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Development Agreements Win Over Moratorium

By Anita Varghese
Staff Writer

August 31 -- The City Council adopted an emergency interim ordinance Tuesday that requires development agreements for large projects in Santa Monica’s industrial corridor, a move that dismayed residents pushing for a moratorium.

The ordinance is meant to slow development in the Light Manufacturing and Studio District (LMSD) and the Industrial Conservation District (M1), while the City updates the Land Use and Circulation Element (LUCE) of the general plan that guides development citywide.

The emergency ordinance requires development agreements for all projects in the LMSD and M1 that contain more than 7,500 square feet of floor area or more than 15 housing, artist studio or single-room occupancy units.

Exempt from the emergency ordinance are auto dealerships and parcels that undergo land use changes.

The interim ordinance could halt several major developments currently in the planning pipeline, including a proposed 623-unit complex in the roughly 400-acre “Industrial Lands,” which City officials worry could lack the necessary infrastructure.

“In terms of the challenges faced in this area, what has prompted council and staff to bring this ordinance is that, right now, we have unplanned piecemeal development,” said Eileen Fogarty, the City’s planning director.

“We also have a great increase in speculative development, and we are seeing very large parcels -- parcels that far exceed the typical parcel size in the rest of the city -- being developed, many of them with residential development where there are disconnected roadways and inadequate infrastructure.”

This ordinance will only be valid for 60 days, beginning August 28. Staff will bring back a longer-term interim ordinance in the fall.

Council member Kevin McKeown voted for the ordinance, but worried that affordable housing projects would be delayed because of new development agreement requirements.

Before another ordinance returns in the fall, staff will look at including an exemption for affordable housing projects.

“I’m just not sure this is the right tool we should be using at this time, in part because I share the Planning Department’s commitment to move forward with the LUCE process and give the public the chance to codify the vision the community has begun to articulate for us,” McKeown said.

Fogarty said staff reviewed options that ranged from taking no action to presenting a development moratorium.

She said the emergency interim ordinance provides the City with a “stronger and more realistic approach in the long run.”

According to City Attorney Marsha Moutrie, “State law imposes limitations on what anyone can do with a moratorium and how long a moratorium can last.”

To enact a moratorium, state law requires cities to adhere to a shorter timeline than what is mandated by municipal ordinances, said Deputy City Attorney Barry Rosenbaum, who is in charge of land use.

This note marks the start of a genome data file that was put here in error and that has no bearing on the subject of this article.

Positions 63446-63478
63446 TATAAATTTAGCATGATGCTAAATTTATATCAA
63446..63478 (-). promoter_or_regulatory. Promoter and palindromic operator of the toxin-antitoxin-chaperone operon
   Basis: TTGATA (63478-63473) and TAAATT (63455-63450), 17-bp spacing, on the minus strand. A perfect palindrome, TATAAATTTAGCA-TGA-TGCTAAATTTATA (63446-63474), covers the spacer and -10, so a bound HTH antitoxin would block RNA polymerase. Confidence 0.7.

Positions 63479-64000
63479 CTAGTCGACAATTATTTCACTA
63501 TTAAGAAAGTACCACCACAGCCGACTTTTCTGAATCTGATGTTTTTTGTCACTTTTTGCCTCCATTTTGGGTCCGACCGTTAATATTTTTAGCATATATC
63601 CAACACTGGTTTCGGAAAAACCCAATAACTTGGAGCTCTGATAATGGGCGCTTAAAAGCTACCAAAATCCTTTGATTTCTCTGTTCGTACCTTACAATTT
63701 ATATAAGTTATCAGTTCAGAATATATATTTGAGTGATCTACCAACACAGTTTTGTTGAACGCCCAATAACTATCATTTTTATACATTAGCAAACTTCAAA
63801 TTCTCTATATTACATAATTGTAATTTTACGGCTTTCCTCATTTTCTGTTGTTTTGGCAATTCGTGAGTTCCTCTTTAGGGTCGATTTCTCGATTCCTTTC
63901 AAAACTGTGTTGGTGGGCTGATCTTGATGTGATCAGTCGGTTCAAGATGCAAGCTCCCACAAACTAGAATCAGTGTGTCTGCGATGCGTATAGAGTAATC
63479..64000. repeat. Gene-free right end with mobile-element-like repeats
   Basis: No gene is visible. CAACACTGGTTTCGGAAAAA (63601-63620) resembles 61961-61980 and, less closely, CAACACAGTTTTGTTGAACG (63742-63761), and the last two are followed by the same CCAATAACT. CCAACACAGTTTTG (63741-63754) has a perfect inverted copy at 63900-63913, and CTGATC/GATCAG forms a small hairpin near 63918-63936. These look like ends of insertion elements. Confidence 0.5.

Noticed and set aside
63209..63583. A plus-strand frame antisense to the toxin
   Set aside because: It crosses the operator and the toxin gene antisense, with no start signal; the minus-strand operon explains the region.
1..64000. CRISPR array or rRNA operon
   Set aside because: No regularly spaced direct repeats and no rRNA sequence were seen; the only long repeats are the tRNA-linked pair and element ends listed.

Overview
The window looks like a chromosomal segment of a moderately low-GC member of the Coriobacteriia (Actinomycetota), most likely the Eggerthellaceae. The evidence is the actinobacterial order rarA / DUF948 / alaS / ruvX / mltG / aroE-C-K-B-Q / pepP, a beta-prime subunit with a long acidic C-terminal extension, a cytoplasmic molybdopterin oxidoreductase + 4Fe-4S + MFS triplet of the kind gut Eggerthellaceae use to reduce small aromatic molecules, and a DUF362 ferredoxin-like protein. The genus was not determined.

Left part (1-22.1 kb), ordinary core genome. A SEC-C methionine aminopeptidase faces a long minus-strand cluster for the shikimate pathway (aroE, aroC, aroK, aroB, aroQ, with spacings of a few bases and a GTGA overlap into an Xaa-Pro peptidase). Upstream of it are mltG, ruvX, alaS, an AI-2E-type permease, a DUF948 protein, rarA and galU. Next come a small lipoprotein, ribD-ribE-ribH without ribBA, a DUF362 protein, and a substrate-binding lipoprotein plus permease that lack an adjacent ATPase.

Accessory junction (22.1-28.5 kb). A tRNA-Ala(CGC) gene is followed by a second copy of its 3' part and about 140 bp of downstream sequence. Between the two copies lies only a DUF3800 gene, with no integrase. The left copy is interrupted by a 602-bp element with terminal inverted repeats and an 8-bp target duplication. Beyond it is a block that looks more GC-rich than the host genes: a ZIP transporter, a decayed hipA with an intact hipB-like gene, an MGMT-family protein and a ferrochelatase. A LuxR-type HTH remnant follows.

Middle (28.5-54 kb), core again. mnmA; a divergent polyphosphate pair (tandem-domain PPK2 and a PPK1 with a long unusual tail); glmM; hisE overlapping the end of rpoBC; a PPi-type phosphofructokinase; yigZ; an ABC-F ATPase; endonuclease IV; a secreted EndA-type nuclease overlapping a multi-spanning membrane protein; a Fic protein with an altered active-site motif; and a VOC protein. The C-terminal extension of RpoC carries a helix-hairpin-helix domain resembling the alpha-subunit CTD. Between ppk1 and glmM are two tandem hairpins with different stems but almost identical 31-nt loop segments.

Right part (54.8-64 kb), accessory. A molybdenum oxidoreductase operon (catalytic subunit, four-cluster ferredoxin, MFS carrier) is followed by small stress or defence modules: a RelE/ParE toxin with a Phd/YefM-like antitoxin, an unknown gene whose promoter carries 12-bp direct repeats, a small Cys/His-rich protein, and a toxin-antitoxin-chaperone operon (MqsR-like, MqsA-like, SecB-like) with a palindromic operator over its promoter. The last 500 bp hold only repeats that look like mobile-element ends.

City officials are required to make a specific set of findings if they desire a longer moratorium, make additional and stronger findings if the moratorium has an impact on housing development and come up with a super majority of six council members on the seven-member council.

Residents and community activists who have been clamoring for a citywide moratorium are dismayed with the Council’s choice of the development agreement option and disagree with the City Attorney’s legal conclusions.

“There is a dark side to development agreements as understood in this city for the last 30 years,” said Diana Gordon, an advisory board member for the Santa Monica Coalition for a Livable City.

“Residents don’t like development agreements because new rules are made for developers -- developers who don’t have to follow zoning ordinances for a particular area or keep their obligations to provide public benefits such as community rooms or daycare centers.”

Gordon said the emergency interim ordinance is “ill-advised” and negotiating development agreements would be “like putting the cart before the horse,” considering the industrial zones already lack infrastructure for more commercial or residential projects.

“The Council is not getting the whole story on why a moratorium is the better way to go,” Gordon said. “State law is really not that different from the interim ordinance.

“The concern that housing could be impacted by a moratorium is not significant when City staff has already made compelling findings as to why large-scale residential projects in the LMSD are at odds with the health and safety of the community.”

The five Council members present needed to unanimously vote for some way of keeping the City’s planning processes moving forward because Mayor Pro Tem Herb Katz was absent from Tuesday’s meeting and Councilman Bobby Shriver left before the ordinance was heard late in the night.

“Development agreements are not the perfect solution, but just like preferential parking, they may be the best solution we currently have,” said Councilman Ken Genser.

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"Right now, we have unplanned piecemeal development.” Eileen Fogarty


“I’m just not sure this is the right tool we should be using at this time." Kevin McKeown


"Development agreements are not the perfect solution, but. . . they may be the best solution we currently have.” Ken Genser.


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